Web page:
A place for educators to find thought-provoking news, conversation and support for those who care about diversity, equal opportunity and respect for differences in schools

Crossing the Line Between Blue and Pink

Jim Hiller - June 3, 2014

Unpacking the word “sissy” helped this teacher build awareness of stereotypes while creating safety for all students.

What Does the First Amendment Say About Displaying Religious Symbols?

Sara Wicht - June 2, 2014

Educators can’t display religious symbols in public schools, but that does not mean religious symbols can never appear in the classroom. So when is it OK?

You Increase Me: Remembering Maya Angelou

Adrienne van der Valk - May 28, 2014

Maya Angelou was an activist up until the very end of her life: visible, accessible, present to the people to whom her work and her message of hope meant the most.

“We Ready. We Coming.”

Jed Oppenheim - May 27, 2014

This summer’s Youth Congress is nothing new. What is new is how we will attempt to bring so many groups and individuals together and use the power of our voices and our feet to force the boiling pot to rumble with a collaborative spirit.

Is Silence Golden? Giving Students a Choice in Matters of Faith

Marisa Fasciano - May 23, 2014

Do moments of silence and the Pledge of Allegiance infringe on students’ rights? Tanenbaum and Teaching Tolerance revisit this and other important questions through a set of blog posts based on our ongoing webinar series Religious Diversity in the Classroom.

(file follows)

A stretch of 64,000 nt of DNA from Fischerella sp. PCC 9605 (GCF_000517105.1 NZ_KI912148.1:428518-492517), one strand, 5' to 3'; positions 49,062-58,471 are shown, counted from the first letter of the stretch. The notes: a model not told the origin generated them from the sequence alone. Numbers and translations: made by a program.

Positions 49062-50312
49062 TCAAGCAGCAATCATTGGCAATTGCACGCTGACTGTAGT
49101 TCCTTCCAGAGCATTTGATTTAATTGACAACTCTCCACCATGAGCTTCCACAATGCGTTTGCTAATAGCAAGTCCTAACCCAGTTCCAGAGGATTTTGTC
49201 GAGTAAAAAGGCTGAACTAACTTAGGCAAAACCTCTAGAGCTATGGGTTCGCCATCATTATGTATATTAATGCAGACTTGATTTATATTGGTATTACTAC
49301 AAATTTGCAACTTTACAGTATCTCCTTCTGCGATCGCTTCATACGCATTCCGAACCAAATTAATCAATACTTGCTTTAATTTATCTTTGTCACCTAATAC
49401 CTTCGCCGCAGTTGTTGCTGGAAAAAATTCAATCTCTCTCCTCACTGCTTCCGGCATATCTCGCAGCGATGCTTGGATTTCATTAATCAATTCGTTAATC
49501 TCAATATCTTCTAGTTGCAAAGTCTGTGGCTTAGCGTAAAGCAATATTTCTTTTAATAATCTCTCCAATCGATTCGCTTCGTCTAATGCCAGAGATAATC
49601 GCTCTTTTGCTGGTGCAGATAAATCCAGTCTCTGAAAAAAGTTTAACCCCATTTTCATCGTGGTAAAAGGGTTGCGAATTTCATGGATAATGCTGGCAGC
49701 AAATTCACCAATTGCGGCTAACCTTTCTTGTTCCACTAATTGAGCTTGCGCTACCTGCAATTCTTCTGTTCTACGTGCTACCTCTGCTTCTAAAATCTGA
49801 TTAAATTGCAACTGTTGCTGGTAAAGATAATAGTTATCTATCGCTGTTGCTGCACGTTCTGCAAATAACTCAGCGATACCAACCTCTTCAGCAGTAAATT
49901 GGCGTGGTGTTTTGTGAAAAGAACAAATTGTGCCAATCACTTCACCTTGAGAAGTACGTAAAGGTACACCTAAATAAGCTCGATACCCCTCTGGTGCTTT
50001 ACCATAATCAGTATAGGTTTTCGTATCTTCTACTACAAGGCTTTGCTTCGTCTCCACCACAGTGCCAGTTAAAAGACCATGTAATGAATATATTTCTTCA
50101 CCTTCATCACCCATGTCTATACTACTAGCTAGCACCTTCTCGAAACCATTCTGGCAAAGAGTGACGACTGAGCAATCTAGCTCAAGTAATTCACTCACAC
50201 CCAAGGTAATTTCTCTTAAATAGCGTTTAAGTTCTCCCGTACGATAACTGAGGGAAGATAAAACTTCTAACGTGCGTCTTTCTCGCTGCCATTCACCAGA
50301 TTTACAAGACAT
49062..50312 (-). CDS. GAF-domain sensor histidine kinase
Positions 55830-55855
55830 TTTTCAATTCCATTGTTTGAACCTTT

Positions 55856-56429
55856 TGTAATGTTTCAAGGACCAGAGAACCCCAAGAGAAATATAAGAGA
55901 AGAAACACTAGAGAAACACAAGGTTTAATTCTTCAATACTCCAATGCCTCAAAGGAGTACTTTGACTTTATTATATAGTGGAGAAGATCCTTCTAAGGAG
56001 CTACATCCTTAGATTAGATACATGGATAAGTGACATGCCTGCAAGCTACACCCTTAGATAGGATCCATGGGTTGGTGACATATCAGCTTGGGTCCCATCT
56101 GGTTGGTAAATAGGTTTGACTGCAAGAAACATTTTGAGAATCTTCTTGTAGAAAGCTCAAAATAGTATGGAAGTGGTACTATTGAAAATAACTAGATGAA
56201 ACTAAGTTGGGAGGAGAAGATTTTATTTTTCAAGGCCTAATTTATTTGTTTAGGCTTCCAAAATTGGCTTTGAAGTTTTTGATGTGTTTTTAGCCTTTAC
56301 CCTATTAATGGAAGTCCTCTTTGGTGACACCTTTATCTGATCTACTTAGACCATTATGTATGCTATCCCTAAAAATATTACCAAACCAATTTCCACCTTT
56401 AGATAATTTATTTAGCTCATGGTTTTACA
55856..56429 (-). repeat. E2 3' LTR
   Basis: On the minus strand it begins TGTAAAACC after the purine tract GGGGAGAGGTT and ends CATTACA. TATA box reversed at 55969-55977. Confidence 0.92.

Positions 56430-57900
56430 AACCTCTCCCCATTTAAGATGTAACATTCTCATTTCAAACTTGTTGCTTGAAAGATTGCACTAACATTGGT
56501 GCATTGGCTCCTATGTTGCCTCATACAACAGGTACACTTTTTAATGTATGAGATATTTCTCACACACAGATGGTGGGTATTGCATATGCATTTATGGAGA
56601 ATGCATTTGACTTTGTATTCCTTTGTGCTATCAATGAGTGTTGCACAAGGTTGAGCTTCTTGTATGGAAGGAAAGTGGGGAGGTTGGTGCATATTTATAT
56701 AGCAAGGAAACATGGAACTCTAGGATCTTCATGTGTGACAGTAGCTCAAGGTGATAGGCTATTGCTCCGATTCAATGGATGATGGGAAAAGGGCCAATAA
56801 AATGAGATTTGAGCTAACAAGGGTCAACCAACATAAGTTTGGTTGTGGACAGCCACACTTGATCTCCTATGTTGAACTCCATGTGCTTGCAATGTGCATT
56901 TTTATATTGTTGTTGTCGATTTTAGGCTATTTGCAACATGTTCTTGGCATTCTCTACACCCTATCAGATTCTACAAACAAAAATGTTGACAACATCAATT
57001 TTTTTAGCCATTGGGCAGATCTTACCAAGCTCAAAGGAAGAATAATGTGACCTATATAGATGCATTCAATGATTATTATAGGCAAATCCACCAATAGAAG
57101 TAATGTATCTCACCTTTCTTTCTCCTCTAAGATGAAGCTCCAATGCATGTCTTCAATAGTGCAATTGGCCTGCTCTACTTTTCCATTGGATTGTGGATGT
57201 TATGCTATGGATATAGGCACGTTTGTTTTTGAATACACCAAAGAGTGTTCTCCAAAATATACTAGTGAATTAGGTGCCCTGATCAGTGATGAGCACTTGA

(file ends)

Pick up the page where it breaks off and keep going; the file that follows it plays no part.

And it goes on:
A Conversation With Diane Ravitch

Maureen Costello - May 22, 2014

TT and Diane Ravitch see eye-to-eye on many issues, but our latest report wasn’t one of them.

Community, Home and Schools—Relationships We Can’t Ignore

Going into children’s communities is the best way for teachers to learn about the cultural wealth existing in homes and to understand the importance of including families in the education of their children.

Laughing in the Classroom—Safely

Chad Donohue - May 20, 2014

In more than 20 years of teaching students ranging from as young as 12 to as old as 70, I have found one thing to be verifiably true: Humor positively impacts the learning environment.

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